Michigan senator proposes $25K 'heroes' pay for frontline essential workers

DETROIT (WJBK) -- Michigan Senator Gary Peters is among several Democratic Senators calling for a $25,000 premium pay increase for essential workers during the coronavirus fight.

Under the "COVID-19 Heroes Fund", frontline workers would receive an increase in $25,000 for the rest of 2020 plus a $15,000 essential recruitment incentive for employers to recruit and offer premium pay to fight the public health crisis.

Peters said the "Heroes Fund" would provide pandemic premium pay to reward, retain and recruit essential workers. But it isn't just healthcare workers. According to Peters, this applies to grocery store employees, home care workers, pharmacists, postal workers, and other essential employees.

"So many people are working hard and performing essential duties to help our communities confront this pandemic, and they deserve to be compensated for their dedication," said Peters. "Whether it's health care providers and food supply workers in the private sector, or postal workers and security professionals in the public sector, we owe our frontline workers our thanks and our support.

"This proposal not only addresses the financial needs of these essential workers, it also presses for additional protective gear and other measures that will help ensure they can continue to perform their critical roles while protecting their health and safety."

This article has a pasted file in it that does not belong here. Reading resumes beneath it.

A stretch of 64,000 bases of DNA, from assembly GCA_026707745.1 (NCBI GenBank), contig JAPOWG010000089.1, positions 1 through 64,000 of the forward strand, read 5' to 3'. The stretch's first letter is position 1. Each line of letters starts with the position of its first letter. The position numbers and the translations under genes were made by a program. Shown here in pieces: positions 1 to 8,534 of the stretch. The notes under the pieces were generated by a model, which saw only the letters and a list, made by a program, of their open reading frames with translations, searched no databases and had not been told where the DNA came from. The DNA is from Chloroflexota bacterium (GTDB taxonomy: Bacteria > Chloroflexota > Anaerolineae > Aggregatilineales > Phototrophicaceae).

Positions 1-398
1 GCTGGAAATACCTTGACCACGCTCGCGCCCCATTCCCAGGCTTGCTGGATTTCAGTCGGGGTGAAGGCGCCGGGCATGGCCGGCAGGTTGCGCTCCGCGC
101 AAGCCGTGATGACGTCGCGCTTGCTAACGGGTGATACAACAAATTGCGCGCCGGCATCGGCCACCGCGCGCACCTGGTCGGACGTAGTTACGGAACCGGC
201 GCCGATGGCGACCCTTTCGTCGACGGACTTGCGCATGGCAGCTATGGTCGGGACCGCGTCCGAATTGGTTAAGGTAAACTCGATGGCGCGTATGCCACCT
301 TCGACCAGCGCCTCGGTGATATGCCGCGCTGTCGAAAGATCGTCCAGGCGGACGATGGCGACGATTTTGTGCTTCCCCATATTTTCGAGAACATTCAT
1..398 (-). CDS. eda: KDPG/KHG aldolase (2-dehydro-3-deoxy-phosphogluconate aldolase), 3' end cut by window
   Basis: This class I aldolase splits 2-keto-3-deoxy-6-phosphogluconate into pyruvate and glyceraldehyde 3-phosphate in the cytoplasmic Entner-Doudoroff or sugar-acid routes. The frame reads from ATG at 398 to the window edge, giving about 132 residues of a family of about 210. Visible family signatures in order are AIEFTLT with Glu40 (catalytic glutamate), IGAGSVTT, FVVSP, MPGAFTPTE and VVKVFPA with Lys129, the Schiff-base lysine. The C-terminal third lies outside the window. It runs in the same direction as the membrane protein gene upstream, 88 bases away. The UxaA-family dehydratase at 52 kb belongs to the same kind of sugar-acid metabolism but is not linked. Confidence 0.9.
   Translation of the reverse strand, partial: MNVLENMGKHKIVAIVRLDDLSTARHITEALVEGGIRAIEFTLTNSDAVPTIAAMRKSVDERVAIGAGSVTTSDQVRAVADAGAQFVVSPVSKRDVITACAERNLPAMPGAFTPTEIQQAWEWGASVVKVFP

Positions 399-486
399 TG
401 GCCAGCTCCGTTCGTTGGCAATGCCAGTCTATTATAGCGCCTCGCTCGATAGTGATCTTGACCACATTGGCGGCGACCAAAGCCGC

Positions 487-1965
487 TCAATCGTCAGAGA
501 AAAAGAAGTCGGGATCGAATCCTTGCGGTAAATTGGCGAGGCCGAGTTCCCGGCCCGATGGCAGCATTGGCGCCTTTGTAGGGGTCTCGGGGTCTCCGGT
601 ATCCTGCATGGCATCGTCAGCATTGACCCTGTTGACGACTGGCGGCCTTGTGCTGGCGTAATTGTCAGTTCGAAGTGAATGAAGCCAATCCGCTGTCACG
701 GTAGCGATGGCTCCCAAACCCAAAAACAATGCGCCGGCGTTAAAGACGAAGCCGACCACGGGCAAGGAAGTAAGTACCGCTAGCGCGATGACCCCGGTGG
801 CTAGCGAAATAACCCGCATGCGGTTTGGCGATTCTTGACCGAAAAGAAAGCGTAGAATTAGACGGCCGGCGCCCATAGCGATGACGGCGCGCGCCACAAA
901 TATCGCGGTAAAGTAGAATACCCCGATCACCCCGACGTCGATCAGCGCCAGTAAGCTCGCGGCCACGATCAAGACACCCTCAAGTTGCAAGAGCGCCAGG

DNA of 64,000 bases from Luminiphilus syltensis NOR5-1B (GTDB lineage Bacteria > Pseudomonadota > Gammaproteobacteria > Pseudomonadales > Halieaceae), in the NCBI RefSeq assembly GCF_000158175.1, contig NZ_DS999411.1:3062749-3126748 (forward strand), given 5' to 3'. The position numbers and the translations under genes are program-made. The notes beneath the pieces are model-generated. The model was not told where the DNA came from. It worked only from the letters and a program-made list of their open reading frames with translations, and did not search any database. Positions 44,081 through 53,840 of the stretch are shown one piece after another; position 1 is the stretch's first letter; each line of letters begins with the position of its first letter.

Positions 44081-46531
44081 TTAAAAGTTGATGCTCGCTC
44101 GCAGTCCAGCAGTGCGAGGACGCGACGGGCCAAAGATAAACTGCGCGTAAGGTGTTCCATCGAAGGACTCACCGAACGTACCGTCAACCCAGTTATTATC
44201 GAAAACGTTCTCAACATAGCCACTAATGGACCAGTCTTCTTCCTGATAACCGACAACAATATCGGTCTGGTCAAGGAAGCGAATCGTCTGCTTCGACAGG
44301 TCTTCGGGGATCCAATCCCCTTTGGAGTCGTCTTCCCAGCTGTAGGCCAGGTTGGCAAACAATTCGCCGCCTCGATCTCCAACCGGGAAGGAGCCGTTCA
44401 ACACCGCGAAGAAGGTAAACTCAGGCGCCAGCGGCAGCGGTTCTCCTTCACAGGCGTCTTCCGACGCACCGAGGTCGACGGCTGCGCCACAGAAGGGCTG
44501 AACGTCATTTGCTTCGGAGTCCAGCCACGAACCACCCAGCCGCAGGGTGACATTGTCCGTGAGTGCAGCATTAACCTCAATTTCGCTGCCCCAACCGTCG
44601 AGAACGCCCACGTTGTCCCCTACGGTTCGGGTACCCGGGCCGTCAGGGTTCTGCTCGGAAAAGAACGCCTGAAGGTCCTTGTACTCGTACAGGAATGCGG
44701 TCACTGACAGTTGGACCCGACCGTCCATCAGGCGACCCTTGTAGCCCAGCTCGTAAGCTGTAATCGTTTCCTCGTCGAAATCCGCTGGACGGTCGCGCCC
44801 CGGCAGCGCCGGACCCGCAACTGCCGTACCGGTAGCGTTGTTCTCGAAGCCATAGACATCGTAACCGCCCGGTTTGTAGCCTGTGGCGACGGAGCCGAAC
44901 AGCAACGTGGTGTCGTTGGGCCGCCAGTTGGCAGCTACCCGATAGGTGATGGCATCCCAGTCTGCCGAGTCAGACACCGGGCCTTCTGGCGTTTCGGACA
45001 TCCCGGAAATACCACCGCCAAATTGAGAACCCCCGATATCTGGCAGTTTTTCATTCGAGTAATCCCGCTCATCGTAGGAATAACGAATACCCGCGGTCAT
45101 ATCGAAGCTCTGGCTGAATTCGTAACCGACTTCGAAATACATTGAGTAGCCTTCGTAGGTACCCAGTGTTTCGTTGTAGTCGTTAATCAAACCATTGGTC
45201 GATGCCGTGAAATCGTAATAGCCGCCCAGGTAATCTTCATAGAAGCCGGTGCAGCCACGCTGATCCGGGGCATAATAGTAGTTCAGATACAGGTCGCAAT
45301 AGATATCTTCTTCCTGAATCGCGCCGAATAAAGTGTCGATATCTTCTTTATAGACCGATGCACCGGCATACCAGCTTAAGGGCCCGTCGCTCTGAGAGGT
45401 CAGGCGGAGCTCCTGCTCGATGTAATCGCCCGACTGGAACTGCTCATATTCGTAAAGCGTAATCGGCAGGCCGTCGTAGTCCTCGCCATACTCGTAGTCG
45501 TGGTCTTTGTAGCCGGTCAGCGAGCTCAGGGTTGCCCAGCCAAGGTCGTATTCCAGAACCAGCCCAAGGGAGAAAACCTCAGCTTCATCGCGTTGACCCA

Senate Democratic Leader Chuck Schumer declared the emerging proposal the "highest priority" from Democrats as congressional leaders and President Donald Trump plunge with more aid for Americans. Nurses, truck drivers grocery store clerks and others are "risking their lives" to care for Americans amid the stark pandemic and economic shutdown, he said.

"This is a heroes' fund and they deserve it," Schumer said.

The latest proposal is a volley in negotiations as President Trump and the congressional leaders align in the push that Americans will need more aid beyond the just-passed $2.2 trillion effort.

"We're going to take good care of our people," President Trump said Monday at his daily White House briefing. "It was not their fault."

The contours of the package are still being debated and it's unclear if the new idea from the New York senator would gain traction with President Trump or his Republican allies in Congress, especially given what is sure to be an enormous price tag.

But there's a rare sign of emerging consensus that more needs to be done as Washington responds to the public health emergency and severe economic fallout that is ransacking communities nationwide, a crisis on par with a war effort or the Great Depression.